dt =Ax(t) + Bu(t)
y(t) = Lx(t)
and then obtain the balancing matrices by a standard BT
procedure. To this end, the second-order Gramians, which
are introduced in [10], are formed based on the first-order
realization of the state-space formulation of (1) with 2n
dimensions, xT= [q,˙q], and
A 0K
K D ,EK 0
0 M,
The first-order realization of (4) has the same input–output
behavior as the second-order system of (1). In order to
reduce the second-order system, first we need to compute the
Gramians for the first-order realization, which are derived by
the solution of the Lyapunov matrix equations [12]:
If we conformally partition the computed first-order Gramians
of (6) as defined in [10], we obtain
In the above, R,URn×nsubmatrices are the second-order
controllability and observability matrices, respectively. Finally,
there exists a similarity transformation matrix T, which makes
the eigenvalues of the Gramians product invariant such as:
T1RUT =diag(σ2
1, σ2
2, ...., σ2
where σ1, σ2...,σnare the Hankel singular values (HSVs)
of the model. The most controllable and observable states
correspond to the largest HSVs, and rof them are kept by
truncating the nrstates corresponding to the smallest HSVs.
The BT method provides an error bound with respect to the
Hnorm such as:
|| ˜
H(s)H(s)||2(σr+1 +σr+2 +... +σn)(9)
Finally, in order to compute the projection matrix, the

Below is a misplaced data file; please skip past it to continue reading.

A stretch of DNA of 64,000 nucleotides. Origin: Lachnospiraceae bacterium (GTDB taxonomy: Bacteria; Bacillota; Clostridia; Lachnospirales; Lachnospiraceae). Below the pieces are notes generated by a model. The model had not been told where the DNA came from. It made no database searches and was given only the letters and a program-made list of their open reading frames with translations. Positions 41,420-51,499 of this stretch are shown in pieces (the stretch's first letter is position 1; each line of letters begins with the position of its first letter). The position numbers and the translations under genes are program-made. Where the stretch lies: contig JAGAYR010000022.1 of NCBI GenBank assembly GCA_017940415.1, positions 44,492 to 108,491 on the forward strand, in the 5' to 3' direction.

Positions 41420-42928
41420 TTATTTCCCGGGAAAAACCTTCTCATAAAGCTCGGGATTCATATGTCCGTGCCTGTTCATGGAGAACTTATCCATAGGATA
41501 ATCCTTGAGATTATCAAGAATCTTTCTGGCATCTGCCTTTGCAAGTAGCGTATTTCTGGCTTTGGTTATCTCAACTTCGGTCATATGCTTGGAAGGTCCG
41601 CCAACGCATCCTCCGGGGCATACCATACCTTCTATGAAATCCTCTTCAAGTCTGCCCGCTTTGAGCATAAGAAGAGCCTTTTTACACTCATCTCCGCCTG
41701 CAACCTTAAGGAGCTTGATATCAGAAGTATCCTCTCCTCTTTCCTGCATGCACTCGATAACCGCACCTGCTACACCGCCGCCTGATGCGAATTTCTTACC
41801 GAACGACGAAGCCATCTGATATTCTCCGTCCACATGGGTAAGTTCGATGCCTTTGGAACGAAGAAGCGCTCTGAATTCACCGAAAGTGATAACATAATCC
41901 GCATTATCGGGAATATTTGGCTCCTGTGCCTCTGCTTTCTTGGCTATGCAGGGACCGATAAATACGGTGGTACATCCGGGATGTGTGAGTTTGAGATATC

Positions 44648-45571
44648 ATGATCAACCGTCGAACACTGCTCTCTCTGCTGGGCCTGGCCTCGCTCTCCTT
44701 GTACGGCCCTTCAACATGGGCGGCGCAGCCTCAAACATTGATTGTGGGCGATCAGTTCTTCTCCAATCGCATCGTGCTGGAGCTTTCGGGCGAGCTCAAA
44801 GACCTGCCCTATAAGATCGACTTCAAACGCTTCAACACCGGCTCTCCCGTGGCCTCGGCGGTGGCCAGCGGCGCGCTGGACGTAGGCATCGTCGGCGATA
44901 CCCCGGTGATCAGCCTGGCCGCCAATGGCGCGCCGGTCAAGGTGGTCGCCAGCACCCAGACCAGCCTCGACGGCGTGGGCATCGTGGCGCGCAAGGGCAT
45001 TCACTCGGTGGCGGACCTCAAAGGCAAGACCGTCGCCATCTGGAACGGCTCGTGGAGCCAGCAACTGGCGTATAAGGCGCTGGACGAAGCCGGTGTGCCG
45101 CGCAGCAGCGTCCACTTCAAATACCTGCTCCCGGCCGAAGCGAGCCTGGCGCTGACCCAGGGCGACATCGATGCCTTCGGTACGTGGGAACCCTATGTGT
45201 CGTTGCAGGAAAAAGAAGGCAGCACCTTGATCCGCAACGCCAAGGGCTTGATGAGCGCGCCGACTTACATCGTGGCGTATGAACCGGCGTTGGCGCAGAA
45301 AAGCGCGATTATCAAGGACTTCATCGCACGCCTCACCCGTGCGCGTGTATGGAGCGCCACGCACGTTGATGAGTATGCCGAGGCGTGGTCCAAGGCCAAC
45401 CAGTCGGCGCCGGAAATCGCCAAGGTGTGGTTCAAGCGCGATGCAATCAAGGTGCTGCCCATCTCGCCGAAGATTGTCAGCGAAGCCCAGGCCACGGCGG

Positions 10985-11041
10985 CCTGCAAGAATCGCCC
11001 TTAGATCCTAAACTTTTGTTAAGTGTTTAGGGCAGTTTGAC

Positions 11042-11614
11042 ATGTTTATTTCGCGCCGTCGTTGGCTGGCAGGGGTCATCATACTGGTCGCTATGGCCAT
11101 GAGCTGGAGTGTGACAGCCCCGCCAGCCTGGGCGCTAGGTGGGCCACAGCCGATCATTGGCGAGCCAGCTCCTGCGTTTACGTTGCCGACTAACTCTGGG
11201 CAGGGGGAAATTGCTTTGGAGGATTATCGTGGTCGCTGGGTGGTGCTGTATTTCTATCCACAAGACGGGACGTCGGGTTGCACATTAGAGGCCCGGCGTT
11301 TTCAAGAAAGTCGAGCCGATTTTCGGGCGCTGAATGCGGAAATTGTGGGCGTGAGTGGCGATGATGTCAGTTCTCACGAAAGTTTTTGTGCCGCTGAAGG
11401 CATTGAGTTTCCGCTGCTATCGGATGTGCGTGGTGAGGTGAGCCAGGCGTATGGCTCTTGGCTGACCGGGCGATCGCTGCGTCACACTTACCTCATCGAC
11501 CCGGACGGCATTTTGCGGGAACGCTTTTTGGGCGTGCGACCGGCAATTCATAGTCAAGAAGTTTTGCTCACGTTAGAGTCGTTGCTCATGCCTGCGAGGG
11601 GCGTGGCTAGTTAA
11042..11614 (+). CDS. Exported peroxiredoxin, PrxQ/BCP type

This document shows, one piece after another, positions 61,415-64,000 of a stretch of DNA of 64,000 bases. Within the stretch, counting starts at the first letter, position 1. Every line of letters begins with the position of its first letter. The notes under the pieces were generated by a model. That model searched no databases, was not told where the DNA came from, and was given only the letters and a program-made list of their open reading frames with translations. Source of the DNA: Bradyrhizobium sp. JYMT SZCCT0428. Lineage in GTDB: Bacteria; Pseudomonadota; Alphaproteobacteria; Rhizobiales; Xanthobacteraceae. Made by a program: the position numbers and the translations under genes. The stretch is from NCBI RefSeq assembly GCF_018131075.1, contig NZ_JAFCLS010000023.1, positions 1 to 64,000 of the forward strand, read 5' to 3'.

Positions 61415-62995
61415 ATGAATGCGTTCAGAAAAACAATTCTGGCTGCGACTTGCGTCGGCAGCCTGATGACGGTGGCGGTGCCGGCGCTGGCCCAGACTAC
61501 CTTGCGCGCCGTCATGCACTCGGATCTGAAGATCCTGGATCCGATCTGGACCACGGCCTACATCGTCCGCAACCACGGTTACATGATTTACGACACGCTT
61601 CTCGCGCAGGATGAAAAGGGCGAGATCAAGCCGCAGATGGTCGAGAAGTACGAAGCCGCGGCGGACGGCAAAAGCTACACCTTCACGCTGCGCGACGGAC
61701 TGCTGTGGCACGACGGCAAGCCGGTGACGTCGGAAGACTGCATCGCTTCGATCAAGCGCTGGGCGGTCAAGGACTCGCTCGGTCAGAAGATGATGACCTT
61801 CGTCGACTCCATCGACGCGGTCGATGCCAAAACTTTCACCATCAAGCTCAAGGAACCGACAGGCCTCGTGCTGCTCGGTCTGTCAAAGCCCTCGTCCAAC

singular value decomposition (SVD) of UΣV =ZRKZUhas
to be computed, where ZRand ZUare the Cholesky factors
of Rand U, respectively, i.e., R=ZRZR,U=ZUZU.
The projection matrices onto a lower dimensional subspace are
defined as Wl=Wr=ZRUn×rΣ1/2
r×r. Then the reduced-
order matrices are:
Regarding the RLCK circuits, they can be formulated as a
second-order system of (1) using nodal analysis (NA). By
setting MC,DG,KΓ,L10, and L2BT
1, the
second-order formulation of an RLCK circuit is the following:
q(t) + G ˙q(t) + Γq(t) = B1u(t)
y(t) = BT
where u(t),y(t)Rpare the input currents and output volt-
ages, ˙q(t)Rnare the nodal voltages, and C,G,ΓRn×n
are the capacitance, conductance, and susceptance matrices,
respectively. The capacitance matrix is considered nonsingular.
The solution of the Gramians that appear in (6) consider
the entire frequency interval, i.e., (−∞,). If we restrict the
interval to a certain range, i.e., [ω2,ω1][ω1, ω2], we can
obtain the frequency-limited Gramians, Pωand Qω, which